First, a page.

Folly & the Hunter are another band heralding from Montreal, which already validates them, their music and their whole creation without any further explanation. Though, their music wavers slightly more so away from the underground~synthy~experimental type of music that I tend to associate with Montreal on that Rapture, being in itself more folky and obtainable to the wider listener – without sacrificing any of its musical integrity. The lyrics tell a tale of wonder with the musical score taking you up and floating you down in a surreally swift motion, with also an equal sense of underlying heartache; like a beautiful breakdown. I’m not one for deeming occasions where one should listen to a particular track… but if I was to, it would definitely be if you were to find yourself watching for deer at dawn… which for me, living in a deer park, seems highly pertinent. 


The lies under the surface

white lies

talking about: WHITE LIES

There is an obviously frank juxtaposition the way  White Lies are being described with dark, harrowing adjectives, but the latter end of the name being “Lies” suggests there is much more than surface value, but indeed something secret, slightly possessive and deeper to the music and the carefully, meticulously formed sounds.

Compelling, shifty, meandering with a dark, dense treacle like quality – hitting off and enrapturing qualities from wide-stretched genres panning from metal to boy band-pop; White Lies are displaying their musical prowess and quality in their latest album “Big TV” – which they described as a compilation not of something new, but of something refined in which they have sought to purify their sound.

The vocals hang implicitly on a wire of musical certainly and retain a steady and strong balance, not breaking in the affectionate indie-type fashion of which, as a collective, we’re become all the too immune to, but displaying instead that their uniqueness and mastery does not need to be defined by some alt-style vocalist with an uncertain yet charming edge.

The music as a whole creeps up on itself, pulling and edging the listener along with it. Shadowy but utterly cool, the mystery seeps in more and more as the track pushes itself along a second at a time; the seconds upon seconds unravelling the blissful confidence and stride of the song, as each element, each component is given time to be valued.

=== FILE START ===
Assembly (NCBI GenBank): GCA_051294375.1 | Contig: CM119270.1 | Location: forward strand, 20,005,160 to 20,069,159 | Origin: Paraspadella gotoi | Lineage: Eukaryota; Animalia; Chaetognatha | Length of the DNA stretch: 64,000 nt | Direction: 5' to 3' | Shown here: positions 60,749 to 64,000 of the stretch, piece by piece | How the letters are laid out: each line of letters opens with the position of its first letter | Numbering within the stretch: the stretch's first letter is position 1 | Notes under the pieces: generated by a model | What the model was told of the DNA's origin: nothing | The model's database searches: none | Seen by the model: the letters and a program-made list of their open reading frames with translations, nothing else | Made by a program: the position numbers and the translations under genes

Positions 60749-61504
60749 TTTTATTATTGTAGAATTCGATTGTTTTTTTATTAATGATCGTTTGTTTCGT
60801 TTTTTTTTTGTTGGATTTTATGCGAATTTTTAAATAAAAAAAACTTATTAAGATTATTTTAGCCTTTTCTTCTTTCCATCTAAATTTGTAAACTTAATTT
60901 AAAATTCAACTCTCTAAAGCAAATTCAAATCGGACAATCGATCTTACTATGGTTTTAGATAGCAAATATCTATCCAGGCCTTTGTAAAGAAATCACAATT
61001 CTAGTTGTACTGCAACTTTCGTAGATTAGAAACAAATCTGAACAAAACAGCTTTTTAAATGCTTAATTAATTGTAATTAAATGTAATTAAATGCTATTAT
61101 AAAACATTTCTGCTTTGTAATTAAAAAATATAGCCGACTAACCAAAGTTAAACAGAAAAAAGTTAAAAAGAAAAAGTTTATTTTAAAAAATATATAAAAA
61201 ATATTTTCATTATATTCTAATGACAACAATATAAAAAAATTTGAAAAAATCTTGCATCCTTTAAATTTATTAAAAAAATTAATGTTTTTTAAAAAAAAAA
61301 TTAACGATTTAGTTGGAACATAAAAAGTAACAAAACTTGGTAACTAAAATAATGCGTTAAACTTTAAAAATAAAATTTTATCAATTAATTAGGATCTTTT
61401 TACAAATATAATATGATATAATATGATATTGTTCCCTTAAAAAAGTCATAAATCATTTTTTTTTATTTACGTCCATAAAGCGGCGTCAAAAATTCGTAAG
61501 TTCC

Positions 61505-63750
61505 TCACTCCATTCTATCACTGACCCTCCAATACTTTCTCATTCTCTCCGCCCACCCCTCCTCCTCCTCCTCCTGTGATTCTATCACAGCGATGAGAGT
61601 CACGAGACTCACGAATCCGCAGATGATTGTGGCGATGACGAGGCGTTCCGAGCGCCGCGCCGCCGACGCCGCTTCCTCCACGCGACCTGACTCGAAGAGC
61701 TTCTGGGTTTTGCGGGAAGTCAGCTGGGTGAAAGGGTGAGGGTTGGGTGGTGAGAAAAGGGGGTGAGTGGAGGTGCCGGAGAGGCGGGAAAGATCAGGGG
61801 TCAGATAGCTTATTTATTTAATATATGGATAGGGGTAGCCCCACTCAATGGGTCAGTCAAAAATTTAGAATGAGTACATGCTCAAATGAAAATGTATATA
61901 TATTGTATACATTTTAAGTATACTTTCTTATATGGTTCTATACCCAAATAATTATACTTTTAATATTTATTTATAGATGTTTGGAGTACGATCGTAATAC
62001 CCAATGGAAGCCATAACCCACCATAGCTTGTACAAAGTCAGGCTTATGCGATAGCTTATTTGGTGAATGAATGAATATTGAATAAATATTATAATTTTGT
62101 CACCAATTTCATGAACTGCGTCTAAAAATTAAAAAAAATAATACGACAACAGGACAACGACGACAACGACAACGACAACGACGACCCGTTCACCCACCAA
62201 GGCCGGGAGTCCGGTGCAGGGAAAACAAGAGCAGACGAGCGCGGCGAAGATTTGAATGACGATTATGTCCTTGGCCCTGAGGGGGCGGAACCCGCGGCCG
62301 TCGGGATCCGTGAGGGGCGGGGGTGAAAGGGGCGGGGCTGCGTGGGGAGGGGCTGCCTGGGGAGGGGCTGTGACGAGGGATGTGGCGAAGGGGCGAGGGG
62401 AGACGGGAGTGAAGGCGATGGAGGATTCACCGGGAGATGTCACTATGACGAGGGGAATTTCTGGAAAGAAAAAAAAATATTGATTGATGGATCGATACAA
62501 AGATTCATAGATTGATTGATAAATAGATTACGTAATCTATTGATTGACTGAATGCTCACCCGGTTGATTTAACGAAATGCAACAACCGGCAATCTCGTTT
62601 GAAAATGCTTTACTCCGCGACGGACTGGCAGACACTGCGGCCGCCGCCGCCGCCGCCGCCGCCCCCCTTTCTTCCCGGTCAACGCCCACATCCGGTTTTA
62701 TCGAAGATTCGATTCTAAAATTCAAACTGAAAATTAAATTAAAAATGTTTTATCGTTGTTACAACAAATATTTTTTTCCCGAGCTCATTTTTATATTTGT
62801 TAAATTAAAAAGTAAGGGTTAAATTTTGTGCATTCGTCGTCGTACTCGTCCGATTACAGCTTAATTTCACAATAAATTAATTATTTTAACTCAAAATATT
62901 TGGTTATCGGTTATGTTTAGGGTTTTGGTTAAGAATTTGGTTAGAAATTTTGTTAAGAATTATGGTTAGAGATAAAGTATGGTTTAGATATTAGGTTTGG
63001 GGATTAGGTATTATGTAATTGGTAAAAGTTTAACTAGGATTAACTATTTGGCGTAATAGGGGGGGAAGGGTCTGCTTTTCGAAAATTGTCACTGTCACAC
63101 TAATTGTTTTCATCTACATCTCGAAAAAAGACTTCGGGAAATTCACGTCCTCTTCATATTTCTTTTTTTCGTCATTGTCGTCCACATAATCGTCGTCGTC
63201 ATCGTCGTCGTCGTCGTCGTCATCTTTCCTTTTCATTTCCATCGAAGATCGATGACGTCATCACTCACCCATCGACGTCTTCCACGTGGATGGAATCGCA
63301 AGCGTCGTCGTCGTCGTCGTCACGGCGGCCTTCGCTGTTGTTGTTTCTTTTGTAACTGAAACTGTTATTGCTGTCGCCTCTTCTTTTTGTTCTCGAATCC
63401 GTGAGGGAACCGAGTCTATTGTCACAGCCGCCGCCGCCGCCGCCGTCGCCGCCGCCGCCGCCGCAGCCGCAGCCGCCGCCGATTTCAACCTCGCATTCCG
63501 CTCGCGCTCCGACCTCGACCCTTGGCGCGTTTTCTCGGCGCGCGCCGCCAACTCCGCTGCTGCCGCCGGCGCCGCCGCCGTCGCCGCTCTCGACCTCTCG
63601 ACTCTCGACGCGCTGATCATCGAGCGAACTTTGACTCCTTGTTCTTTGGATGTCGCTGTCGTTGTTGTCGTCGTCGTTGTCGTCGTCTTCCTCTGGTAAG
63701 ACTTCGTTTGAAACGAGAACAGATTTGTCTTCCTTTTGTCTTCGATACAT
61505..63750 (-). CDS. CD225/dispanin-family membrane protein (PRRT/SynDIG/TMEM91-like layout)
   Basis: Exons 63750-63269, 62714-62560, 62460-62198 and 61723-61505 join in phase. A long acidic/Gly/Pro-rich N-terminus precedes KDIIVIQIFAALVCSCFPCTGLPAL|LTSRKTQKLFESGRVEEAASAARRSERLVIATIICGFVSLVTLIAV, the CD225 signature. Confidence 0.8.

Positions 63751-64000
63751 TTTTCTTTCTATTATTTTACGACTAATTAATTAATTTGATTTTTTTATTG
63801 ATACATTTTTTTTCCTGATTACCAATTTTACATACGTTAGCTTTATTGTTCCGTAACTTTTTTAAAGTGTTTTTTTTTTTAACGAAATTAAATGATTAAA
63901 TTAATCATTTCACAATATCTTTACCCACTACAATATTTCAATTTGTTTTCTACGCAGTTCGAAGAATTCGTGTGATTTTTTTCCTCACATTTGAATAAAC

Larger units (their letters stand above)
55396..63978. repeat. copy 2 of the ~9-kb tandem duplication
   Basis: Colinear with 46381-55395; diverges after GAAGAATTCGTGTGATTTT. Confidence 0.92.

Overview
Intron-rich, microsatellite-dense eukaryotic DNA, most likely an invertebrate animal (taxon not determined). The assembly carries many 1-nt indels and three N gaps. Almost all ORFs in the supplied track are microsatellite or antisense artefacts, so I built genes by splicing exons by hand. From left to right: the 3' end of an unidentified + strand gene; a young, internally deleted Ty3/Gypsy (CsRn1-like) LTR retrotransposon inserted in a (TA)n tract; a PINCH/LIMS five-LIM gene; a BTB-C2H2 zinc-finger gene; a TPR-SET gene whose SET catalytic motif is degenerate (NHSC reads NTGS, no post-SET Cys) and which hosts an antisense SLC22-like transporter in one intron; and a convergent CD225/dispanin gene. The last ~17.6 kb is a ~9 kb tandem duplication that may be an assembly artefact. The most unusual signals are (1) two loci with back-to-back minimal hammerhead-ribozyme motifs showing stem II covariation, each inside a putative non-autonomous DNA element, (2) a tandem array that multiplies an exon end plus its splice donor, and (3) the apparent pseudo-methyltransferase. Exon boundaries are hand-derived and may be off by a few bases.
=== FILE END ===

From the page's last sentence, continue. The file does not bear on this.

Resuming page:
Contemplation fills you as you ponder the twinkling, magical value that the song hangs above you, slightly beyond your comprehension but near enough to inspire awe and fascination; you are compelled to find out more, open up your realms of knowledge in further discovery, bury deeper not just inside the record but inside yourself as the emotions trapped, released and realised within the music arouse an awakening within yourself as the roots and causing’s of the songs are mirrored and reflected back into you the listener, forcing involvement, binding you in commitment to the music.

The music is altered from the usual DIY, experimental type I so often write in awe about, but instead has such a refined yet obviously edgy and with a definite confidence – that is careful in not over spilling into cockiness – aspect to it; the band and the album are a gem that affixes itself between not being outlaws, yet not selling out – instead perfecting strong, personable and damn catchy, in the most beautifully annoying compelling way, music.

“Everyone’s father dies”